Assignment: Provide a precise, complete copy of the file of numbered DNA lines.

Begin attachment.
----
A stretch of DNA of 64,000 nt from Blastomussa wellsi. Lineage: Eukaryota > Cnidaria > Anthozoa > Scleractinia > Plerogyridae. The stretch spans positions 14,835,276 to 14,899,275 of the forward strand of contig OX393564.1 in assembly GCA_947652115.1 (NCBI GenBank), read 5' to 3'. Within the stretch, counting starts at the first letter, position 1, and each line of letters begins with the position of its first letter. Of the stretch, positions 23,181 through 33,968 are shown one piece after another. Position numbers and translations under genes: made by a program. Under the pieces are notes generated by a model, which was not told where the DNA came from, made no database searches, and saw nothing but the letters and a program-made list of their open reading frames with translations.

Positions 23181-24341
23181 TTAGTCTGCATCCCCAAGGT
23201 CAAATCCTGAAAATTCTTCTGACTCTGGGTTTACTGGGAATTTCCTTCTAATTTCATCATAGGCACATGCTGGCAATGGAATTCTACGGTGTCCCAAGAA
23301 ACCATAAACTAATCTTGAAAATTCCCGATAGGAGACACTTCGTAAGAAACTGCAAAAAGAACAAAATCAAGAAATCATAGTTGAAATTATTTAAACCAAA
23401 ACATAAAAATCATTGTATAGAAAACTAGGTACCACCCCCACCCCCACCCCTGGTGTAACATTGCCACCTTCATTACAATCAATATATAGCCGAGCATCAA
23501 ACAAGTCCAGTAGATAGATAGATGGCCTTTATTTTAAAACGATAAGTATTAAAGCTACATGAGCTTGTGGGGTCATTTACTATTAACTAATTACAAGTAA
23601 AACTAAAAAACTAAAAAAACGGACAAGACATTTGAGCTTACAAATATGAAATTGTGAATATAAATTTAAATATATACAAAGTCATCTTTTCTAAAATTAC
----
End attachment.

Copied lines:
A stretch of DNA of 64,000 nt from Blastomussa wellsi. Lineage: Eukaryota > Cnidaria > Anthozoa > Scleractinia > Plerogyridae. The stretch spans positions 14,835,276 to 14,899,275 of the forward strand of contig OX393564.1 in assembly GCA_947652115.1 (NCBI GenBank), read 5' to 3'. Within the stretch, counting starts at the first letter, position 1, and each line of letters begins with the position of its first letter. Of the stretch, positions 23,181 through 33,968 are shown one piece after another. Position numbers and translations under genes: made by a program. Under the pieces are notes generated by a model, which was not told where the DNA came from, made no database searches, and saw nothing but the letters and a program-made list of their open reading frames with translations.

Positions 23181-24341
23181 TTAGTCTGCATCCCCAAGGT
23201 CAAATCCTGAAAATTCTTCTGACTCTGGGTTTACTGGGAATTTCCTTCTAATTTCATCATAGGCACATGCTGGCAATGGAATTCTACGGTGTCCCAAGAA
23301 ACCATAAACTAATCTTGAAAATTCCCGATAGGAGACACTTCGTAAGAAACTGCAAAAAGAACAAAATCAAGAAATCATAGTTGAAATTATTTAAACCAAA
23401 ACATAAAAATCATTGTATAGAAAACTAGGTACCACCCCCACCCCCACCCCTGGTGTAACATTGCCACCTTCATTACAATCAATATATAGCCGAGCATCAA
23501 ACAAGTCCAGTAGATAGATAGATGGCCTTTATTTTAAAACGATAAGTATTAAAGCTACATGAGCTTGTGGGGTCATTTACTATTAACTAATTACAAGTAA
23601 AACTAAAAAACTAAAAAAACGGACAAGACATTTGAGCTTACAAATATGAAATTGTGAATATAAATTTAAATATATACAAAGTCATCTTTTCTAAAATTAC